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A recent helicopter accident once again reminded me how tenuous life is. While the folks in this particular incident survived, many times they don't. Just look at the monthly lists of accidents on the NTSB website and you'll see what I mean. The problem in aviation is that it automatically cleanses itself of folks that don't belong. How I wish that we can predict which folks would kill themselves in aviation. Obviously we'd try to give them a hint. The best we can do is offer the occasional web article we might stumble across.
We've got to do better in preventing accidents & incidents. It's taken 100 years but the first 99% of the effort has been completed. That last 1% will probably take another 100 years. For now we'll have to be satisfied with accident reports that state pilot error as the cause. I'm not quite satisfied with this conclusion that appears on some 90% of the reports in the NTSB database.
In doing some research on flight safety, I came across the work of H.W. Heinrich. Mr. Heinrich was an Industrial Safety Engineer, who in 1931 developed a model describes how major injuries/industrial accidents occur.
For a given population of workers, his model proposes that for every 300 unsafe acts there are 29 minor injuries and one major injury. Heinrich's theory accounts for the first three levels of the model. For more than 75 years, industrial safety managers have tried to reduce such accidents and injuries by attacking the problem from different ends of a three level pyramid. They run around fixing frayed power cords, making sure equipment interlocks work, and enforcing safety rules.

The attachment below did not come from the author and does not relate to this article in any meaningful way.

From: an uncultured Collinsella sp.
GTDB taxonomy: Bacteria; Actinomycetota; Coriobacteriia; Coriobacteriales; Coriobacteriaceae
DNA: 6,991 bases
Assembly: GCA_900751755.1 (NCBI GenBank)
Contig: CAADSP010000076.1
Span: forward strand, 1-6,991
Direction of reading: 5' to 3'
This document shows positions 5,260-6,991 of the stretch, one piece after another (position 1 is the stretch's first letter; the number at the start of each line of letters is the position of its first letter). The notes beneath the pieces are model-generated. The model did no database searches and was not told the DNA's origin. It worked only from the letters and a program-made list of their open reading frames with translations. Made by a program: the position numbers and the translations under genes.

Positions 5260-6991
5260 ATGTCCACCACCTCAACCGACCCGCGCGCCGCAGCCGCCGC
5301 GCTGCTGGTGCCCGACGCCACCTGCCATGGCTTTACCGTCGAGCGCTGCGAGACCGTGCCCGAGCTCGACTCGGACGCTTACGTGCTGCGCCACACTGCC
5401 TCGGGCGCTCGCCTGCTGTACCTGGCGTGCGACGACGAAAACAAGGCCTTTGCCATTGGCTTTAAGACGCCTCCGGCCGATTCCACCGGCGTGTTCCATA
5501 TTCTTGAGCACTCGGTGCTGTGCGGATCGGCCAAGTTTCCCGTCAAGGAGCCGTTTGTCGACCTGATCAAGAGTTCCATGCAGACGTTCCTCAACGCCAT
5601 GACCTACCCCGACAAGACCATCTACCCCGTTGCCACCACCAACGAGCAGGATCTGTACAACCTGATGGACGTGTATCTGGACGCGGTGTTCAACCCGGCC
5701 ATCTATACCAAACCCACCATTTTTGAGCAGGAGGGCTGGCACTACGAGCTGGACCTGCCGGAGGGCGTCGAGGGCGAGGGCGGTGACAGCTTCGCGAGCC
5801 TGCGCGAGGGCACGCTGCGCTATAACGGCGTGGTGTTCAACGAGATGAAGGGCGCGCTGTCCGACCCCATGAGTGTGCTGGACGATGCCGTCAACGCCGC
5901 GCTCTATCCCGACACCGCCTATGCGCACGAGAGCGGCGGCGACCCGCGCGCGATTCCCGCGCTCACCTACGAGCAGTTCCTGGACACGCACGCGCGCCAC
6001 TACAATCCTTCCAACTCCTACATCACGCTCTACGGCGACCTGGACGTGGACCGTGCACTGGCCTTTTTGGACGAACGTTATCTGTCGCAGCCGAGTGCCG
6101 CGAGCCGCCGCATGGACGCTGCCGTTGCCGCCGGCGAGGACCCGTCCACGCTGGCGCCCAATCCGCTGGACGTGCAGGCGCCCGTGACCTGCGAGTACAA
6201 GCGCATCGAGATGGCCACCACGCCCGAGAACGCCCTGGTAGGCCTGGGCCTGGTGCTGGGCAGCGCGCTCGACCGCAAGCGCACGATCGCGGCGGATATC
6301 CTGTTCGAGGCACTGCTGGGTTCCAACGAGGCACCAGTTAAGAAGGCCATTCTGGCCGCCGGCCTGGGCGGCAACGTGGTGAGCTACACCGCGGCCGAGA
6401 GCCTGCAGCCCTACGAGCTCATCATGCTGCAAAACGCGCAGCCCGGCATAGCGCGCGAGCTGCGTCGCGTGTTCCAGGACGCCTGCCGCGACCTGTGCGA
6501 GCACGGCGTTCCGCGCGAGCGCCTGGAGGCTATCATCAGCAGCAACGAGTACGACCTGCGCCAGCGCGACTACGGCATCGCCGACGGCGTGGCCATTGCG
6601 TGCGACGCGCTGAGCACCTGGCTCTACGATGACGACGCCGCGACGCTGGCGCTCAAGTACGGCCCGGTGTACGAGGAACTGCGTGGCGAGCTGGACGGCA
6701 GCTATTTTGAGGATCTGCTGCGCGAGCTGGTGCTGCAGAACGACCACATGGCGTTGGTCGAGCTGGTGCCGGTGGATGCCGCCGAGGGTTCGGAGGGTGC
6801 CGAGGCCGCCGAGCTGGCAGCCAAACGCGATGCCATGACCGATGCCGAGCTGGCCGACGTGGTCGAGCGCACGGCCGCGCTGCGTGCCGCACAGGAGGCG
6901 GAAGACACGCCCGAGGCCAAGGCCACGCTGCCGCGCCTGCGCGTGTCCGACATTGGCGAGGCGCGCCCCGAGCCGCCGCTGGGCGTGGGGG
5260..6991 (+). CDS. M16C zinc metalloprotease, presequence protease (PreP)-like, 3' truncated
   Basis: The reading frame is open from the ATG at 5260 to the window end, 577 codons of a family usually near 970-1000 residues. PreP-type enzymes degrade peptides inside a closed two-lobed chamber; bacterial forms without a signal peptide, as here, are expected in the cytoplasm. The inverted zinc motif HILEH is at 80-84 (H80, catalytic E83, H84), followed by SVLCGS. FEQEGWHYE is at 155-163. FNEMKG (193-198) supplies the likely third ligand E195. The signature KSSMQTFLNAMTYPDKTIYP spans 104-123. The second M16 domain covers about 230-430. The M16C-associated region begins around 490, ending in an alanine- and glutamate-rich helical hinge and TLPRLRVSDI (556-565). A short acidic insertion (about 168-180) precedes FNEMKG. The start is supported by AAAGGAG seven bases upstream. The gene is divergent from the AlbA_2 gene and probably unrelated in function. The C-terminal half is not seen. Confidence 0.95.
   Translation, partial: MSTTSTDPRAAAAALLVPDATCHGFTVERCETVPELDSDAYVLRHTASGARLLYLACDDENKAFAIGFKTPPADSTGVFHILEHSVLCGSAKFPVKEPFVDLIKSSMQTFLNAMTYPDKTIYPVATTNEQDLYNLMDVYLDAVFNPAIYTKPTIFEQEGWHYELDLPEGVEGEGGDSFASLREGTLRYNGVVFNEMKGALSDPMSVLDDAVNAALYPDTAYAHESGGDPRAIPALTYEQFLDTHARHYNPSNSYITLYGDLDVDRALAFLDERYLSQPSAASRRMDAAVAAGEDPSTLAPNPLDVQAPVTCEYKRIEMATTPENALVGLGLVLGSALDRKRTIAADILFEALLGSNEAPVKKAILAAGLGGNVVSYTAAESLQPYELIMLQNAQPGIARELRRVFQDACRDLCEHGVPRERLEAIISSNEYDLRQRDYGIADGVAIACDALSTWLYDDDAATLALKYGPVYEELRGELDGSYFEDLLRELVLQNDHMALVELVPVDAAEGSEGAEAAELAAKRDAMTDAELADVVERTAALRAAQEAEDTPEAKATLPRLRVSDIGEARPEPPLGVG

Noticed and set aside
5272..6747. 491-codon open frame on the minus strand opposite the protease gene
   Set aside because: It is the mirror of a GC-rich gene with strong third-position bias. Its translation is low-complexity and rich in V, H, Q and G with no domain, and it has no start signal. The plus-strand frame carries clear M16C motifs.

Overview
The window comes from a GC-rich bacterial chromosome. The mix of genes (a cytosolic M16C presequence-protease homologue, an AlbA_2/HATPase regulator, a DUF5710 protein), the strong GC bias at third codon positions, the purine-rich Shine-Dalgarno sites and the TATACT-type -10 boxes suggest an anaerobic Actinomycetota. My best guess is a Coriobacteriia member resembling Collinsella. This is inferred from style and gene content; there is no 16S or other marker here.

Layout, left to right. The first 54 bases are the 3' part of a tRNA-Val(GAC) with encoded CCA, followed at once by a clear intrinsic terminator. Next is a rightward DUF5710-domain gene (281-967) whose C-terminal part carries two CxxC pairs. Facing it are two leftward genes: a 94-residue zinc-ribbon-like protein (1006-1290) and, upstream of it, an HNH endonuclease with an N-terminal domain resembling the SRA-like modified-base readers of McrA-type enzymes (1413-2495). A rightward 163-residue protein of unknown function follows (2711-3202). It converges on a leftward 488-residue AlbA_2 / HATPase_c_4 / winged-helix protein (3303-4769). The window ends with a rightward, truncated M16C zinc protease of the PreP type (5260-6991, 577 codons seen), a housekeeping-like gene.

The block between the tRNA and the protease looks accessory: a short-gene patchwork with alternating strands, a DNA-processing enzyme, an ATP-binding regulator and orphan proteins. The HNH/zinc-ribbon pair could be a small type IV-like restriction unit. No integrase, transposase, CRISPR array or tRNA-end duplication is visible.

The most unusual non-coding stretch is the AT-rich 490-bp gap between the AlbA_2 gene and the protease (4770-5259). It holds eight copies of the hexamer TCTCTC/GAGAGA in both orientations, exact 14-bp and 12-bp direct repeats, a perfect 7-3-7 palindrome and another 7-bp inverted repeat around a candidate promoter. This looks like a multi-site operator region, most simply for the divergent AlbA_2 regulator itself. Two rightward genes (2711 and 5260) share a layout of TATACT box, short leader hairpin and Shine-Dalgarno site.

How the Model Applies to AviationHow we expand the model starts here. In the expanded model, we focus on leading indicators. These are the antecedents to the accident and is the only place we can focus to prevent them. The proposed model includes two additional layers called "Unsafe acts" and "Pilot Qualifications".
We all understand close calls. We've all had them. Some more than others. And that's the point. Some folks simply have more close calls, take more shortcuts & unnecessary risks. Sometimes they are lucky. Sometimes luck runs out. If you keep playing darts, eventually you'll get a bull's-eye. Out of 3,000 unsafe acts, one is going to be the winner that awards the pilot a check in the fatal column.
Even more insidious is the "Pilot Qualifications" layer. Imagine an employer reviewing all your flights, all the decisions you made on those flights, and all the little things that surprised you on all those flights. Would the employer select you to be a pilot for them? This layer includes (but not limited to):
Where Do We Go From Here?
Attacking the triangle from the top is expensive, just look at what we
spend in the NTSB budget for accident investigations. The other
problem with using the model starting at the top is that an accident is
a lagging indicator which doesn't necessarily serve to prevent
injuries. To illustrate what I mean, take a look at the typical
report and this nebulous term is used 90% of the time: "Pilot
error." Well how do you prevent that? I guess it means an
indepth analysis of all error and the root causes. Got some spare
time? We've got a whole bunch of people looking at this data
trying to come up with conclusions that define what action leads to
what results. It might be more complicated than we think.